WATCH: President Obama Wishes Jewish People Happy New Year

Prime Minister Netanyahu also issues video, urging Jews and supporters of Israel to wish for a better future for 'the one and only Jewish state.'

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Haaretz
U.S. President Barack Obama wishing Jews around the world a Happy Jewish New Year on Friday.
U.S. President Barack Obama wishing Jews around the world a Happy Jewish New Year on Friday.Credit: YouTube screenshot
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Haaretz

U.S. President Barack Obama and Prime Minister Benjamin Netanyahu both published holiday greetings to Israelis and Jews around the world Sunday.

Obama extended his “warmest wishes to Jews across America, Israel and the world” on the occasion of Rosh Hashanah, the Jewish New Year, while also affirming the American-Israeli alliance in a message to the Jewish people on YouTube on Sunday.

He said that during the 10 days of repentance, when Jews asked to be inscribed their names in the Book of Life, “we recognize how much lies beyond our control,” yet at the same time during this period, known as the Days of Awe, “we also recognize the tremendous power to make a difference in our lives and in our world.”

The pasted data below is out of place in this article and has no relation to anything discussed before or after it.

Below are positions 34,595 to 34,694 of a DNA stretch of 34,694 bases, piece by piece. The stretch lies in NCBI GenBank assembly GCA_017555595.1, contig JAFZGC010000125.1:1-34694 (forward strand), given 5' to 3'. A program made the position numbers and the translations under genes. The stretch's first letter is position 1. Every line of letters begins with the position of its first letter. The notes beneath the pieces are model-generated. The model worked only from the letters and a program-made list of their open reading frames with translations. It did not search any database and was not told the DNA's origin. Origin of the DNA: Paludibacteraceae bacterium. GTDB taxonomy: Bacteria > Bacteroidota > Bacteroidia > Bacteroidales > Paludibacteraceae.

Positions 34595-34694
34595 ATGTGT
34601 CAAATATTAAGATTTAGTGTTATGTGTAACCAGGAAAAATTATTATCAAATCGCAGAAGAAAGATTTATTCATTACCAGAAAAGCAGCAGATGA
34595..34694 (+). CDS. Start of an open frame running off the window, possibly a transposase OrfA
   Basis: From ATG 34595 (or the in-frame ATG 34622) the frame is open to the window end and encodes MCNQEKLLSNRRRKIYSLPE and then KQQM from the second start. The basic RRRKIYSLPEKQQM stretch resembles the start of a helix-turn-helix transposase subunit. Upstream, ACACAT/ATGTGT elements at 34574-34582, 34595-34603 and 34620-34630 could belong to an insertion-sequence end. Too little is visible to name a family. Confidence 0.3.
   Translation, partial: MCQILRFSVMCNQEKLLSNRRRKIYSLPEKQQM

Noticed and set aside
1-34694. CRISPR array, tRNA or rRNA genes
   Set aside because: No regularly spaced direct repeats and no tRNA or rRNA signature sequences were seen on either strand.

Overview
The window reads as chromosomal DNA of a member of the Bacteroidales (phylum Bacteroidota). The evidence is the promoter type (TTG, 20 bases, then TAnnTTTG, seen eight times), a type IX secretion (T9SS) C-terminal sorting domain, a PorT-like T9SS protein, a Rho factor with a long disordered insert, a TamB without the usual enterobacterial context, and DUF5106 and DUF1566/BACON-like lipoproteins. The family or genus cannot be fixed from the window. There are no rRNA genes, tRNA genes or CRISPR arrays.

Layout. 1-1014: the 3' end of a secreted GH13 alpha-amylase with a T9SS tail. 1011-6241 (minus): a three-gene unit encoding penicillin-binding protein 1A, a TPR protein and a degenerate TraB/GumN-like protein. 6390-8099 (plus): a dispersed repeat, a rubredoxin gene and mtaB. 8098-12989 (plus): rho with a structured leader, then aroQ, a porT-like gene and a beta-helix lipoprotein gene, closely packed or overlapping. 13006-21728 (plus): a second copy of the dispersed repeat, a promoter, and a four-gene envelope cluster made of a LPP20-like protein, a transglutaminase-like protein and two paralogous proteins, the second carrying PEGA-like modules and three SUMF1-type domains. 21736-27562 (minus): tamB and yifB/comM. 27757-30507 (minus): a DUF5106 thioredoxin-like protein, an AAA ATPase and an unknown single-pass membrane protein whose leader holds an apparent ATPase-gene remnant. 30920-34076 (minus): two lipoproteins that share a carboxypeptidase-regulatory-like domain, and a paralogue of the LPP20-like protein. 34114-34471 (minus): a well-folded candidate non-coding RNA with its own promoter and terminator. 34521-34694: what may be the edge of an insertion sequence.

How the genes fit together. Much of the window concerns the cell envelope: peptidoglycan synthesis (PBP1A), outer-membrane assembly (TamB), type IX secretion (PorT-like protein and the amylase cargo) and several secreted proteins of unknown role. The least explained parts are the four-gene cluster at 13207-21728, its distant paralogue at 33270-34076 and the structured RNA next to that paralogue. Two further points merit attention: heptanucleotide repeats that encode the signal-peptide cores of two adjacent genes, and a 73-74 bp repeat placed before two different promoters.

Perhaps making a referral to the recent nuclear deal with Iran, which Netanyahu has virulently opposed, President Obama stated: “Faith is hard. Hope is hard. Peace is hard.”

He then stressed the common bonds of the United States and Israel.

“As a community bound together by shared values, side by side with friends and allies like the State of Israel, let’s write the next chapter in a way that speaks to the best of our traditions and the highest of our ideals,” he said, before concluding with general well wishes for the Jewish New Year.

Prime Minister Benjamin Netanyahu also issued a video to mark the holiday, but took a less conciliatory tone: “Since last Rosh Hashanah, it’s become evident to all but the most bigoted and prejudiced that Israel stands out like a beacon of progress, of modernity, of democracy and of human rights in a region plagued by fanaticism, by terror, by unbelievable savagery,” Netanyahu said.

Elaborating on the claim, Netanyahu said Israel must stand strong in face of "the most bigoted" leveling "slanderous charges" against the "only democracy in the Middle East."

The prime minister concluded with an optimistic note, saying “I ask you this Rosh Hashanah to join with all Israelis, with all the friends of Israel, with the Jewish people everywhere, in wishing for a better future for the world, for the Middle East, and most importantly, for the one and only Jewish state."

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